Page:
Thailand's former prime minister loses $1bn in ruling

As tension simmers, The United Front for Democracy Against Dictatorship plans to have a million-man demonstration in Bangkok.

BANGKOK // Thailand's former prime minister, Thaksin Shinawatra, has vowed to continue to fight for justice after the country's Supreme Court found him guilty of abuse of power and stripped him of assets worth more than US$1 billion.

"No matter where justice lies - in hell or heaven, in Thailand or overseas - I did not receive absolute justice today, so I will continue to seek it," he told his followers in Bangkok, who had gathered to hear the verdict. The crowd at the opposition Peau Thai party headquarters, which Thaksin supports from afar, yelled abuse at the judges as they read their verdict on television. "Thaksin, fight, fight, fight!" they chanted at the end, many of them visibly angry and upset.

Their anger is likely to grow in the coming weeks according to analysts and diplomats and there are growing fears of violence in the near future. The Red Shirts, as they are known because of the colour of their informal uniform, have threatened to amass one million marchers in a few weeks time. At the core of the conflict is the growing division in Thailand between the nation's rural and urban poor, who support Thaksin, pitted against the established ruling elite - including the army - which he challenged during his six years in power.

"The country has never been so bitterly divided as now, and the rifts can only widen while the rural poor continue to feel a very real sense of injustice," said Suranand Vejjajiva, a former Thaksin ally and government spokesman, now a political columnist with the Bangkok Post. Mr Thaksin fled the country in August 2006 while on bail, before a court convicted him for infringing conflict-of-interest laws while he was prime minister and sentenced him to two year's jail in absentia.

The ousted premier, toppled by a military coup in September 2006, called on his supporters by video phone immediately after the verdict was read, to remain calm, and wait for a more appropriate time to resume their protests. "This case is very political," he told his supporters. "The court was used to get rid of a politician. The ruling will be a joke for the world," he said in his televised address.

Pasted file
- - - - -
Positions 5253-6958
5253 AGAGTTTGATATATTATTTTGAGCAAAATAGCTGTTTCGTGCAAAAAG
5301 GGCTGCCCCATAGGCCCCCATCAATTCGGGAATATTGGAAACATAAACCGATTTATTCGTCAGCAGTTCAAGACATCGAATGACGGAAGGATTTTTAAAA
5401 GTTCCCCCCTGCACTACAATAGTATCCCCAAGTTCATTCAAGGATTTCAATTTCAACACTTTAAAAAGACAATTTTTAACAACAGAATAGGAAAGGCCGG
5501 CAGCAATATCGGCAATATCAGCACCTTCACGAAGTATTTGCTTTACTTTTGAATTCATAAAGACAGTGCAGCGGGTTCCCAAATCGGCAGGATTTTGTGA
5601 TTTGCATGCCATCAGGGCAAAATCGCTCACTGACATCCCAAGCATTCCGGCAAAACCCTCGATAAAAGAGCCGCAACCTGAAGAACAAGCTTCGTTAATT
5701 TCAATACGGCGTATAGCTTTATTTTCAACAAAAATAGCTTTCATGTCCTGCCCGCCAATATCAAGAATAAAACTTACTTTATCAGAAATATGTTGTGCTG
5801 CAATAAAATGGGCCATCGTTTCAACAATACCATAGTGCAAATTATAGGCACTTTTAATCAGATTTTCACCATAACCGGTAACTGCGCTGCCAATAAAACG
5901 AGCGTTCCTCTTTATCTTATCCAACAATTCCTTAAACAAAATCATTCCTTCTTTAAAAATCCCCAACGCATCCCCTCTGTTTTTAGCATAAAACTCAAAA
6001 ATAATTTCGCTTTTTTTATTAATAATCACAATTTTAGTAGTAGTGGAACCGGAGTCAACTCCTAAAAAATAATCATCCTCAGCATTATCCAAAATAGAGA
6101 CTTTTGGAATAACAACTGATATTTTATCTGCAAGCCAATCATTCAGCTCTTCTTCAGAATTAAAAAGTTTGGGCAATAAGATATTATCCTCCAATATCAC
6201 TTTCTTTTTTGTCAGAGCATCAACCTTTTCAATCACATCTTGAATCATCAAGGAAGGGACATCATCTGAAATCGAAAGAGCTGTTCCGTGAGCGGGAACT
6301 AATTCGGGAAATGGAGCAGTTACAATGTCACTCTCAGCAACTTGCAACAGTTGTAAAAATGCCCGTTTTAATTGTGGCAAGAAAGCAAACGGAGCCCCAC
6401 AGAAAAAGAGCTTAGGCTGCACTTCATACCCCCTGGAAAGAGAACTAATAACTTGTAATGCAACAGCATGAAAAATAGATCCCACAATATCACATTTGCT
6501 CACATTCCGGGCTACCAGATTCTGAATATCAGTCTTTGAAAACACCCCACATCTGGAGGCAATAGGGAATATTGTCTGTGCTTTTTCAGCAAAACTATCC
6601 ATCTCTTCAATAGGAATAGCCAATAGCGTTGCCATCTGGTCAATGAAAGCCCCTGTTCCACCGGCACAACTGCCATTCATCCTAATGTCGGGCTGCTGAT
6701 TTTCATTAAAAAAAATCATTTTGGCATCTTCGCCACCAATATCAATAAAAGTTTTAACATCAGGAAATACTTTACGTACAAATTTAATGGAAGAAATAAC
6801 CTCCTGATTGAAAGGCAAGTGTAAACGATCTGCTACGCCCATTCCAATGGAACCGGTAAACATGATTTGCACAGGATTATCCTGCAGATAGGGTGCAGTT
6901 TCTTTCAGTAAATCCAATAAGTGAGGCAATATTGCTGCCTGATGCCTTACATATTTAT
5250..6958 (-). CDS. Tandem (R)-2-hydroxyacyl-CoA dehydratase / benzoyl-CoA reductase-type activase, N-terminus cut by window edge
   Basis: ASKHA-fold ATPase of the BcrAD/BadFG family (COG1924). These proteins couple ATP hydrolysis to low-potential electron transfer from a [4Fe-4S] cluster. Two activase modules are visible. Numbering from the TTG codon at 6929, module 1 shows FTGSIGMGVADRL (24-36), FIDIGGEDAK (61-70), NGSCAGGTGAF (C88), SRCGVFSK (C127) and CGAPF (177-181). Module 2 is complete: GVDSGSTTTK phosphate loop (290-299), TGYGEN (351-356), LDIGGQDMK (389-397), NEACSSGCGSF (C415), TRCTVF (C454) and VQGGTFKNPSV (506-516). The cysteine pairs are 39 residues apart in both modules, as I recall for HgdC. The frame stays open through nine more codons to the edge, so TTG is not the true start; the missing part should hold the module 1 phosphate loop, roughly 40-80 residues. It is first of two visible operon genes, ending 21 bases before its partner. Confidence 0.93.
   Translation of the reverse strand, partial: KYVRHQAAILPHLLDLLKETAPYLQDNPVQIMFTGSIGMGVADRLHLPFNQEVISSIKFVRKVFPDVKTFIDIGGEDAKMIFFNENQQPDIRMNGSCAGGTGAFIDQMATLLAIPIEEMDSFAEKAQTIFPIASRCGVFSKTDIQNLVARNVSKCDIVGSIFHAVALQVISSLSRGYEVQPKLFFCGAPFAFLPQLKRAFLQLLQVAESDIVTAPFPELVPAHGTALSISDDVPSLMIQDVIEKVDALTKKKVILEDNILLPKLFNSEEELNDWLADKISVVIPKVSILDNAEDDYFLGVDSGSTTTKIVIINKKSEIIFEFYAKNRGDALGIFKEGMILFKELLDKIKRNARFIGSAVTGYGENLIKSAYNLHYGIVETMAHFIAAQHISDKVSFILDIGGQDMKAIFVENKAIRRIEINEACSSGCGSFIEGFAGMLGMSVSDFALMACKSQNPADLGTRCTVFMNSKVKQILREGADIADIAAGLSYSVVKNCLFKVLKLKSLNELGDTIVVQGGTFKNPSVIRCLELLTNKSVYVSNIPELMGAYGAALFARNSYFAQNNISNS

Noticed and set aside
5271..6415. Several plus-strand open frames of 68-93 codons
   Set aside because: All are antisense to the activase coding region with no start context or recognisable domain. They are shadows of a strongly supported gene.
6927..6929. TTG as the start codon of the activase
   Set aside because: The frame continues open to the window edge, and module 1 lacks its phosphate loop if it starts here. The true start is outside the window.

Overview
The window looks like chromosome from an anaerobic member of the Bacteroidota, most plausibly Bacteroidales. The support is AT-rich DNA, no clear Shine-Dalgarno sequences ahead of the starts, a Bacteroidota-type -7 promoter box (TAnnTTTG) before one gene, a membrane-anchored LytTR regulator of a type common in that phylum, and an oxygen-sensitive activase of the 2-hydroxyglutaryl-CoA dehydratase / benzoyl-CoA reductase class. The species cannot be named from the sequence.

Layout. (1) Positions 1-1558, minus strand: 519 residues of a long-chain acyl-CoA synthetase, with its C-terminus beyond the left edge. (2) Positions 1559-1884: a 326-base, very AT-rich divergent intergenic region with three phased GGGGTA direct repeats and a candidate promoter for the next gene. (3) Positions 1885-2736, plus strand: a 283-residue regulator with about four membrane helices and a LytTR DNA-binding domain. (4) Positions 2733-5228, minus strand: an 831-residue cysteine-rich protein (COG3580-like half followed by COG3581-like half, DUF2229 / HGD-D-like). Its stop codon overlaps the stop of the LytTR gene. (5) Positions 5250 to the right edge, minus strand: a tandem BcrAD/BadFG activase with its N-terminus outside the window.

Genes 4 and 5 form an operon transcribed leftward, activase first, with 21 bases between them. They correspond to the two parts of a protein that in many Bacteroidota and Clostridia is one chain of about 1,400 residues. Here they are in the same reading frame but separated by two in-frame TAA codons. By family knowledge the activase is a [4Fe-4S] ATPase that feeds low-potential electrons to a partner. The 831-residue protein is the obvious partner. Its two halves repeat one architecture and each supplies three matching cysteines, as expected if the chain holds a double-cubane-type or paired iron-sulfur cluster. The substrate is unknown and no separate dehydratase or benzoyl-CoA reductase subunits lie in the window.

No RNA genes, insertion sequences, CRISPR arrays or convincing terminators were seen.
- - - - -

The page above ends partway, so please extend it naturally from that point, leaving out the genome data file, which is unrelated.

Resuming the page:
The court confiscated $1.4bn (Dh5.1bn) in already frozen assets from the fugitive former prime minister after finding him guilty of illegally concealing his ownership of a family telecommunications business and abusing power to benefit the companies he owned; especially the sale of Shin Corporation to the Singapore company Temasek, the profits of which were tax-free. But they also ruled that he could keep the rest of his assets, which had been valued at some $2.4bn dollars in total before the court verdict, on the grounds that "to seize all the money would be unfair as some of it was made before Thaksin became prime minister".

"This is Thai justice," complained Malee Thisoph, 33, from Korat, a major provincial city in the desperately poor north-east of the country, which is Thaksin's main support base. She and her 60-year-old aunt had come to Bangkok to support their hero. "The court is trying to destroy Thaksin, and with it is destroying democracy," she said. "We are not here for Thaksin, we are here for justice." "It is not fair," said another Thaksin sympathiser, Niratchai Sunthonsak, 22, a college student and single mother. "But if the money is used for the country and not siphoned-off into the pockets of other politicians it won't be so bad. Anyway, Thaksin still has enough money tucked away abroad."

There is much speculation about the extent of Thaksin's wealth stashed away overseas. In a recent interview with The Times of London, Thaksin said he still had up to $200 million in assets offshore. Now all eyes are on the red-shirted United Front for Democracy against Dictatorship (UDD). Days before the verdict they decided to quietly, as they put it, mourn the death of justice when the court gave its verdict, but have pledged to resume their demonstrations next month with a "million-man march" in Bangkok.

"Our fight for democracy will continue," a Red Shirt leader, Jatuporn Prompan told The National on the eve of the judgement. But already there are signs that there is a battle within the UDD over future strategy. "We will close down the city," the international spokesman for the Red Shirts, Sean Boonpracong told journalists recently. In a statement released to the press on Saturday morning, he is now urging the UDD supporters to respond to the court's decision "with cold, angry silence". But there are others in the movement who are threatening to launch a violent civil war.

"We'll be back in two weeks time to support Thaksin again," said Ms Malee. "And we don't want any money from him. We just want him to come back." Security remains extremely tight in the capital, with extra police on patrol and soldiers stationed out of sight ready to take action if needed. "This is war," the government spokesman Panitan Watanayagorn recently told journalists. "And we are ready, with detailed plans in place, to cope with any outbreak of violence."

"This grimy saga is far from over," Shawn Crispin, the South East Asia editor at Asia Times Online said. He added that it was too early to tell whether the next chapter will start with a bang or just peter out. "The authorities are hoping that the divisions with the UDD will cause it to implode."